New harbor regs set for public hearing

TREMONT — Major revisions to two harbor-related ordinances are scheduled for discussion at a public hearing on Tuesday, Jan. 17, in the town office meeting room.

The public hearing on proposed changes to the harbor ordinance and the wharf and facilities ordinance is in advance of a special town meeting where voters will consider adoption of the changes. No date has been set for the vote, but the meeting is expected to take place in February.

Selectmen decided to hold a special town meeting instead of waiting for the annual meeting in May at the prompting of the Harbor Committee. Harbor Committee members pushed for an early vote so the ordinances, if approved, would be in effect for the start of the spring boating and fishing season.

The Harbor Committee worked with attorney James Collier to revise the ordinances. Both documents have been extensively reworked.

The wharf and facilities ordinance sets the rules and regulations for use of the Bernard Wharf and Seal Cove Ramp. One major change is that many of the duties of the Harbor Committee have been shifted to the Board of Selectmen.

“Probably the biggest thing is we’ve put most of the decision making in the hands of selectmen,” said Harbor Committee Chairman Mel Atherton.

The Harbor Committee would serve more as an advisory committee. For instance, the selectmen would set all fees associated with use of the harbors. This would eliminate any questions about the motives of fishermen who sit on the Harbor Committee regarding the fees.

“There’s an inherent conflict of interest between lobstermen on the committee setting fees that affect their business,” Atherton said.

The proposed ordinance sets no fee amounts. This is by design, Atherton said, and gives selectmen the flexibility to make changes without going to voters for approval.

“Selectmen can react in a more timely fashion to needs at Seal Cove and the wharf,” he said.

As proposed, the ordinance also creates new categories of permits. These include a commercial services permit, a Seal Cove marine products permit and a Seal Cove transportation company permit. The new categories are in response to the changing nature of the commercial use of town facilities. Lobster buyers in Seal Cove and a marked increase in kayak and stand-up paddleboard companies using that facility are examples of a recent uptick in activity on the waterfront.

Amendments to the harbor ordinance include ones that clarify the makeup of the Harbor Committee, modify the appeals process and eliminate the committee’s role in regards to the harbormaster.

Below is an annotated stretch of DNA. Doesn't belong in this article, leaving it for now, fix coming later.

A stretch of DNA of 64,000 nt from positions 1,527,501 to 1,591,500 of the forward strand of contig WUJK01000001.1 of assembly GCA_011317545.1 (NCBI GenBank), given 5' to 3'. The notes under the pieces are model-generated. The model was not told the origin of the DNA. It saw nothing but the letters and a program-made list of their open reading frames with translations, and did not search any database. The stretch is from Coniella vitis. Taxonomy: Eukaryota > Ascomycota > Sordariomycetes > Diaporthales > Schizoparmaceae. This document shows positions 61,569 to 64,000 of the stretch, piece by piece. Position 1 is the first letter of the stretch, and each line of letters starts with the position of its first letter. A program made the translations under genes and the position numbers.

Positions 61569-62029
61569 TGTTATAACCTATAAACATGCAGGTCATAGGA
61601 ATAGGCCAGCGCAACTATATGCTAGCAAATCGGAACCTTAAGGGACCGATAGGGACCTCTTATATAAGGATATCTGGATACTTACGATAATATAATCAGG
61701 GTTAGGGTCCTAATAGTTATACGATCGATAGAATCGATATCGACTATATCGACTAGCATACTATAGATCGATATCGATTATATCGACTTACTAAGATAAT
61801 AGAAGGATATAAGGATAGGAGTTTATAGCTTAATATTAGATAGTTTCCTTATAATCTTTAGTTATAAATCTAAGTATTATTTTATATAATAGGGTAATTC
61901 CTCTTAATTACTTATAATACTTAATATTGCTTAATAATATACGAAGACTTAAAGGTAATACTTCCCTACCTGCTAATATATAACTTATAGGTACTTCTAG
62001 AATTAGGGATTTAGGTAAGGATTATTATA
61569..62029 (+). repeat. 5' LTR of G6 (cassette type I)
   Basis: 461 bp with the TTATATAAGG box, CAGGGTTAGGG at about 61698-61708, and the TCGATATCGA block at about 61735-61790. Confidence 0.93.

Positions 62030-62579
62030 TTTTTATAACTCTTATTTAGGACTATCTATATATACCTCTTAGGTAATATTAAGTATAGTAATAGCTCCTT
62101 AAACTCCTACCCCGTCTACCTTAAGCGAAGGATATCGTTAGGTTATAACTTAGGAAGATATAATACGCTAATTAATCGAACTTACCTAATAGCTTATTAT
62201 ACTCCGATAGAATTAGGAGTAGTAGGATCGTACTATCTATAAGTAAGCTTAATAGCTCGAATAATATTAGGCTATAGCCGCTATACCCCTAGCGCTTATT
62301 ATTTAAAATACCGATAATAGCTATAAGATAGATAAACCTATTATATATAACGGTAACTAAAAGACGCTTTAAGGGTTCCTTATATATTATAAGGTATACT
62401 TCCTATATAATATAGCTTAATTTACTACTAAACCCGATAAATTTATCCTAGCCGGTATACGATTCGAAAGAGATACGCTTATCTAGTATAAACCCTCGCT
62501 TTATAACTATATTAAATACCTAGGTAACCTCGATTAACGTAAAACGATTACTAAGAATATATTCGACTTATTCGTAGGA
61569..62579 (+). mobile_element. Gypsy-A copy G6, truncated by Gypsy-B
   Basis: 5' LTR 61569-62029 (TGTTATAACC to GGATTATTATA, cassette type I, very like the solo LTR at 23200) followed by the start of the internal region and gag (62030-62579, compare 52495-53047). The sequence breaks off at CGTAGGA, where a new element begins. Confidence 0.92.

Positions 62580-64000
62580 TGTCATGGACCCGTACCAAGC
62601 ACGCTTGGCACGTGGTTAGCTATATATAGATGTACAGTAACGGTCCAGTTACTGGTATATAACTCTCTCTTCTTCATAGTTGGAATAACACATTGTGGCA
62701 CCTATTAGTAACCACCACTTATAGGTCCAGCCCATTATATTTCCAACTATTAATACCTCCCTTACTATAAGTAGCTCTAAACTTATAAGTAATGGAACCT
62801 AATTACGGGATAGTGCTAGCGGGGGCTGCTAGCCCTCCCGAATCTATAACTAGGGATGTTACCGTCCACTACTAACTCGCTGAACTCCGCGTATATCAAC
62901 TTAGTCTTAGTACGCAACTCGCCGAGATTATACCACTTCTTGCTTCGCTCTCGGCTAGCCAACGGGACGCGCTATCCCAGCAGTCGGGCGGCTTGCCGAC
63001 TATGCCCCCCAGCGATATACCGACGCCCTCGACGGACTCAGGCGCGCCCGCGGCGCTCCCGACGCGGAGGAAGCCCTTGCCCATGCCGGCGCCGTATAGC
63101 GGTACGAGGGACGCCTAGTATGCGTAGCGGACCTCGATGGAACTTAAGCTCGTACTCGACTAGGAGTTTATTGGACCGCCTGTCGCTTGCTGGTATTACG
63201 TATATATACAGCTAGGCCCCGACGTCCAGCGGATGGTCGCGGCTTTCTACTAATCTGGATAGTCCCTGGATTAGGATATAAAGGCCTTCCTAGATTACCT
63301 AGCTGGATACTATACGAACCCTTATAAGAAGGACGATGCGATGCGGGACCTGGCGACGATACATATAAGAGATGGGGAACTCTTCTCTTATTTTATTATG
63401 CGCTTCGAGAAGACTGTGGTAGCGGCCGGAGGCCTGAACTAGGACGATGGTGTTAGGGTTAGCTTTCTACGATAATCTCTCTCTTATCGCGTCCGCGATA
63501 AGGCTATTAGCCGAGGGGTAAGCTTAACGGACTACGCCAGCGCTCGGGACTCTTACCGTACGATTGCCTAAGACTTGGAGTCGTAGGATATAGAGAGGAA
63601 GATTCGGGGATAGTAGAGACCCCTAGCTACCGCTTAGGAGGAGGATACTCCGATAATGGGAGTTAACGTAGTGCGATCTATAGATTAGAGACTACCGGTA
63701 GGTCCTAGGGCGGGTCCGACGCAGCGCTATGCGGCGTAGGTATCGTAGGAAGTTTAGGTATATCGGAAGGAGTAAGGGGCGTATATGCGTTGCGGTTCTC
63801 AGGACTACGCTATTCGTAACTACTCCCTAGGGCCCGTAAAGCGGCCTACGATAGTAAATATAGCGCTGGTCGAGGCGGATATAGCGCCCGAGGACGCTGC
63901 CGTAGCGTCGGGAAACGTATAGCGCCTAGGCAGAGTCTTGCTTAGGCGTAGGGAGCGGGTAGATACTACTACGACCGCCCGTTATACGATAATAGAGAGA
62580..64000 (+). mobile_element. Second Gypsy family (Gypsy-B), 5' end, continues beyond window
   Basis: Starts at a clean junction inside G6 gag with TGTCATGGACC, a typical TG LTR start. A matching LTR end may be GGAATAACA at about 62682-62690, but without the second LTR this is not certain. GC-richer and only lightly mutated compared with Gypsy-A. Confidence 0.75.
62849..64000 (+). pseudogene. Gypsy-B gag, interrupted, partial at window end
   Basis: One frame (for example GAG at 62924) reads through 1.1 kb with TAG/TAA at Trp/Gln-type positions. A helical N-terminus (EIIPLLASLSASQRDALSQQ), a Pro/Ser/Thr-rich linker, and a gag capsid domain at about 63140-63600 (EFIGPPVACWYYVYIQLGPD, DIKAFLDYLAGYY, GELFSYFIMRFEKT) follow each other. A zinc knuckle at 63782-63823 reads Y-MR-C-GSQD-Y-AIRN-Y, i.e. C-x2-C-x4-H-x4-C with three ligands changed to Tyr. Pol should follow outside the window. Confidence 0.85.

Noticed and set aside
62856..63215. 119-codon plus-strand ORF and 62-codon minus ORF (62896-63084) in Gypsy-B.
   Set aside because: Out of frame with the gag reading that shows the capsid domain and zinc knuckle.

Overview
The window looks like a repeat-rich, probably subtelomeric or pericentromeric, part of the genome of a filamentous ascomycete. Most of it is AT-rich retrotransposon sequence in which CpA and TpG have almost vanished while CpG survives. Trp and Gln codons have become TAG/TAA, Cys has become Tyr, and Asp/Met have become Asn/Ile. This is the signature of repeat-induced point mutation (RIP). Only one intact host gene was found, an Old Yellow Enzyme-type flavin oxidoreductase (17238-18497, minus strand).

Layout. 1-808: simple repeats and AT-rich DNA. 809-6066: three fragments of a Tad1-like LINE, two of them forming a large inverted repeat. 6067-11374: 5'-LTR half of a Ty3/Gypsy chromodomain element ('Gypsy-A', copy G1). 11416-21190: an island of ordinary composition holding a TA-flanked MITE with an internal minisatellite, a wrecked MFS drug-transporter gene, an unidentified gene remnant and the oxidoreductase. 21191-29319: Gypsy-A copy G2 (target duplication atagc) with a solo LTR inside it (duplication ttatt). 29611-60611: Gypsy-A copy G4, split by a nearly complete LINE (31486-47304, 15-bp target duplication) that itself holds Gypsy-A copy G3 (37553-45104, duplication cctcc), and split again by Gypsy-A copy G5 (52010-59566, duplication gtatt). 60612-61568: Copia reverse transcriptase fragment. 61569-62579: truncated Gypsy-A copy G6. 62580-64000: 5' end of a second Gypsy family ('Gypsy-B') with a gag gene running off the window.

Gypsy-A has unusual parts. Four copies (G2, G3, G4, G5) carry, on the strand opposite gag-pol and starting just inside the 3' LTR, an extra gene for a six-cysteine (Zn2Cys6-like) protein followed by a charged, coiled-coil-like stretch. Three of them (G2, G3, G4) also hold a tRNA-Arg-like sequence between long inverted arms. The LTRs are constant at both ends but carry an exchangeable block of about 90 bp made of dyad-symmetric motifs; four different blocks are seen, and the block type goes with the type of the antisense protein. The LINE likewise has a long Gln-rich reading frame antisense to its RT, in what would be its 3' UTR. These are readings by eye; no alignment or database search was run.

Under the amended ordinance, the committee would consist of seven members serving three-year terms. The current ordinance sets terms at two years. All members must be residents of the town and familiar with the harbors and activities within the harbors.

Two members are to be commercial fishermen, one an owner or employee of a boat storage or repair business, one a riparian property owner and three members representatives at large. The at-large members also could fall into one of the other categories.

The current ordinance states that the Board of Selectmen appoints the harbormaster, who is to serve a one-year term “at the pleasure of the Board of Selectmen.” Selectmen also appoint a deputy harbormaster if the Harbor Committee recommends that one be appointed.

In the amended ordinance, the reference to the Board of Selectmen is struck and replaced by “town manager.” Since the town manager is responsible for all employees in the town manager form of government in Tremont, the decision was made to take selectmen out of the role of managing the harbormaster.

The proposed ordinance states three reasons for which a decision by the harbormaster can be appealed to the Harbor Committee and the timeframe for making that appeal. Anyone affected by the assignment of a location for a mooring, float or lobster car must file an appeal by April 1 of each year. A person affected by issuance of a permit for a mooring, float or lobster car must file an appeal within 30 days of the permit being issued. A person who disagrees with the suspension or revocation of a permit has 30 days from the date of that action in which to appeal.

All three types of appeals are to be heard on a de novo basis, where new evidence can be introduced, and not on an appellate basis. The appellant must file all documents and exhibits related to the appeal seven days before the hearing. The opposing party can file a response to these materials three days before the hearing.

In hearing an appeal, the Harbor Committee is to use the rules for hearings as detailed in the Board of Appeals ordinance, with the exception of publicizing the notice of appeal, which only needs to be made once.

Any decision of the Harbor Committee unfavorable to the appellant can be appealed to the Tremont Board of Appeals within 30 days of the date of the Harbor Committee’s written decision. The Board of Appeals is to hear the appeal on an appellate basis, where no new evidence is allowed.

Mark Good

Mark Good

Reporter at Mount Desert Islander
Mark Good

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